The only questionable item in New Chapter's line is the source of their vitamin D. Apparently, it may be grown from nutritional yeast (according to their website), but I have e-mailed the company for clarification as I know of another vegan who was using this line and later found out the vitamin d, is vitamin d-3 (animal derived). They make the claim their product is 100% vegetarian but I see the word vegan no where on their site.

http://www.new-chapter.com/product/pro_nutrient.lasso

If New Chapter's products are in fact vegan, they look amazing:


We are a small company owned by families and friends, and are based in Brattleboro, Vermont and our organic estate near the Children’s Rain Forest of Costa Rica. Since 1982, our mission, our passionate commitment, has been producing the finest probiotic nutrients and herbal formulations in the world. Our purpose is to create the finest products that are truly natural, made of 100% real food and herbs. We have never made products with chemical isolates or solvents, and we won’t. We culture all our vitamins and minerals, and we always will. They are not synthetic-they are food. We are committed to supporting and protecting the environment, and our Costa Rican farm is a world model for organic sustainable farming in the rain forest.

ETA ... this site has a listing of vegan vitamins/supplements:

http://www.gentleworld.org/vegan_alternatives/vitamins.html

VegLife's website:

http://www.nutraceutical.com/about/veglife.cfm

FR
May 9th, 2005, 11:11 PM
I got a response from New Chapter:


Brian-

Thank you for your interest in New Chapter. That's correct the vitamin D
used in some of our multiple vitamin/mineral formulas is made using
lanolin which comes from sheep's wool. Thank you for contacting us.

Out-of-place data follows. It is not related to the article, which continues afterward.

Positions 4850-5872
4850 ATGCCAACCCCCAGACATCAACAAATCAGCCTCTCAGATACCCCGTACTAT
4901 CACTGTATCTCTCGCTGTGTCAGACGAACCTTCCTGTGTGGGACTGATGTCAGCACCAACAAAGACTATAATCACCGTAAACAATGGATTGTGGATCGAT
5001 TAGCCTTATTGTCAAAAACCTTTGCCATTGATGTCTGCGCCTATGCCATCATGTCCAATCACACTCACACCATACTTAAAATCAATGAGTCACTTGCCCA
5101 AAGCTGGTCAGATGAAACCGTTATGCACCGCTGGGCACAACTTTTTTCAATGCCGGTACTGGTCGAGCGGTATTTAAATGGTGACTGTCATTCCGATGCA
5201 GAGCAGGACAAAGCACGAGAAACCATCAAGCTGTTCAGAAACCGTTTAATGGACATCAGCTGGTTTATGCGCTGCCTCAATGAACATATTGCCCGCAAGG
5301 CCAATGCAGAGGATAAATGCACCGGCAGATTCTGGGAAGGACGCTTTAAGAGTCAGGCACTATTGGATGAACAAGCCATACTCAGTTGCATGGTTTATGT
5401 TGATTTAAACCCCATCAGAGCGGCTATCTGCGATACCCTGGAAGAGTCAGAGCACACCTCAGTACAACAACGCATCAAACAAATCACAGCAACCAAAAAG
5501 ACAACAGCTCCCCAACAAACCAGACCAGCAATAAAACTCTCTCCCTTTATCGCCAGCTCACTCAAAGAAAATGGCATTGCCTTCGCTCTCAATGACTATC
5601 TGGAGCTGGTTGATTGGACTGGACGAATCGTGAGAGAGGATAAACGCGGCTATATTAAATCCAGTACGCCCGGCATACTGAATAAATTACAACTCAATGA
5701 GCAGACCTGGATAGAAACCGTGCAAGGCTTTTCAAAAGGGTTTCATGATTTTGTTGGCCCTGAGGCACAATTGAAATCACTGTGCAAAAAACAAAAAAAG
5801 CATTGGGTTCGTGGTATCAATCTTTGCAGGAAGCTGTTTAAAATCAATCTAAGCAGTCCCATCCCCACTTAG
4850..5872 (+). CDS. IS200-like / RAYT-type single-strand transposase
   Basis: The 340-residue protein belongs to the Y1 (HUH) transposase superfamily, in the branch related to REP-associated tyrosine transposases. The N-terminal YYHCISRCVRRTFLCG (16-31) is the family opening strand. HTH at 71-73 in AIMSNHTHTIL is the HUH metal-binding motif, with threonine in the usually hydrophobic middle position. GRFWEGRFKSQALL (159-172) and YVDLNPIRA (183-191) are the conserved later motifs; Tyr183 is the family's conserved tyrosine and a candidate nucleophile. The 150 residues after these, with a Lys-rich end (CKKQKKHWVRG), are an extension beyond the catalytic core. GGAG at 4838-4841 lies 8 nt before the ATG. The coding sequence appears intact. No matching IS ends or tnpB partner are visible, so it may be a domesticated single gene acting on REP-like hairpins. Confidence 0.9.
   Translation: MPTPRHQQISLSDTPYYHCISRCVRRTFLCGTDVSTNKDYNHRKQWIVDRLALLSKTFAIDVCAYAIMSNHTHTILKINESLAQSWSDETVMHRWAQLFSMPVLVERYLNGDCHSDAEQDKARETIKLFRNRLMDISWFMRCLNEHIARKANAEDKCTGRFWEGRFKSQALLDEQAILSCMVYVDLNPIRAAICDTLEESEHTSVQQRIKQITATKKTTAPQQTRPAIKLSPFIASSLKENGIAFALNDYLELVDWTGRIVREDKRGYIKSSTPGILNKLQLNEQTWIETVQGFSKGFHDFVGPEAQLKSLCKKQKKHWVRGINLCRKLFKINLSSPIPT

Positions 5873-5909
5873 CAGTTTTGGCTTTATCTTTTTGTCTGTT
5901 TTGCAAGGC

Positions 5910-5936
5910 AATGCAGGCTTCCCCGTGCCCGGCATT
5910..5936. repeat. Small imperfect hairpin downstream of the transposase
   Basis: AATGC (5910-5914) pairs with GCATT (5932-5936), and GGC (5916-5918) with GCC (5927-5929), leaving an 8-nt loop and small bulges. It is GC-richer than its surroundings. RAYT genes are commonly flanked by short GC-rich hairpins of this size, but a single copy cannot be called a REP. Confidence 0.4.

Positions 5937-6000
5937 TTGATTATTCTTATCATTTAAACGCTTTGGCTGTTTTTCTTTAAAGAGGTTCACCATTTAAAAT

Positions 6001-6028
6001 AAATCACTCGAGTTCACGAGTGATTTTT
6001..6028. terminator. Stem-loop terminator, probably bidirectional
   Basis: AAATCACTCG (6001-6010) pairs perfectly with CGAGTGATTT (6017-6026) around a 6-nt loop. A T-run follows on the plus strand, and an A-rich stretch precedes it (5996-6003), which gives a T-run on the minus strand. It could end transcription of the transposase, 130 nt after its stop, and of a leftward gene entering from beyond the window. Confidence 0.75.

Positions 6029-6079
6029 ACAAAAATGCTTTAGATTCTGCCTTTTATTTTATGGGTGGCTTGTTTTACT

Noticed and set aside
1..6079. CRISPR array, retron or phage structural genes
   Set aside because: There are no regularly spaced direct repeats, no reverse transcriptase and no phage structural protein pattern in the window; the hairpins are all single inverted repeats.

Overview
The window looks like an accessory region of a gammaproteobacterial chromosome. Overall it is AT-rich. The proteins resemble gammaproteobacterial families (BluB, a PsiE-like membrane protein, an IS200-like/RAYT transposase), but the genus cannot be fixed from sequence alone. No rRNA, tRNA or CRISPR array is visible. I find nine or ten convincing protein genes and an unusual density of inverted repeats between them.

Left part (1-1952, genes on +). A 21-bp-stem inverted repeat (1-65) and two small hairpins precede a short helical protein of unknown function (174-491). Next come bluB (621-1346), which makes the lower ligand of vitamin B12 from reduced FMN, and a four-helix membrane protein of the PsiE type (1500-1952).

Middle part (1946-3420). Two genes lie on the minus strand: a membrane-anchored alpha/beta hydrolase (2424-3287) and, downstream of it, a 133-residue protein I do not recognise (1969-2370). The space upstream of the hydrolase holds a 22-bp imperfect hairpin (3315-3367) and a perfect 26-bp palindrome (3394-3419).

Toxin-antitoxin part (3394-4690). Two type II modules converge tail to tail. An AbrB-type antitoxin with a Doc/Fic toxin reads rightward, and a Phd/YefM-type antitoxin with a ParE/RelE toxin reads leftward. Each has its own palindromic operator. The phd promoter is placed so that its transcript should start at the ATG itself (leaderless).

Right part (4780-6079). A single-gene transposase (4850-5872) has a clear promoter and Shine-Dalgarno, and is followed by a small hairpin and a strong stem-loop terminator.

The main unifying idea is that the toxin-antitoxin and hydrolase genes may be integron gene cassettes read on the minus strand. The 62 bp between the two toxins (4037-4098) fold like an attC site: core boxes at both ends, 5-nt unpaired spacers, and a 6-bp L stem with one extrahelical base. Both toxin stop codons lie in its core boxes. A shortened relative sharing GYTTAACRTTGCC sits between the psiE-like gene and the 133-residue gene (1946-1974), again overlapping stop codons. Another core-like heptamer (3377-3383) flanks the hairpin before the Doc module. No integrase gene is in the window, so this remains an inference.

Susan

Susan E. Stanton
New Chapter, Inc.
Technical Information Advisor
Inside Sales
800-543-7279
Fax: 877-287-8202
www.newchapter.info


That bites. Here you have a company that sources their vitamins from organic, whole foods, yet resorts to using d3. Stupid!

Shit like this only gives people who want to be vegan, but insist on having non-synthetic vitamins, an excuse to cop out.

Artichoke47
May 10th, 2005, 12:06 AM
I'd get rid of those Centrums ASAP. Of course it makes sense to use the rest of what you have, but a lot of the Centrum line has gelatin in it.

Korn
May 12th, 2005, 10:44 PM
Where does that b12 come from?

Hi Melina, maybe you'll be interested in this (http://www.veganforum.com/forums/showthread.php?t=19) thread...

John
May 13th, 2005, 01:30 AM
No animal makes B12. I'll bet these omnis don't even know where the animals they eat get their B12. Do they think that B12 is a vitamin that other animals create--but not humans? Do they know that livestock are given B12 supplements? So basically, instead of the omnis taking the B12 supplement, their food is. The "natural" argument is groundless because intensive agriculture drains soil of its nutrients.

Korn
May 13th, 2005, 07:30 AM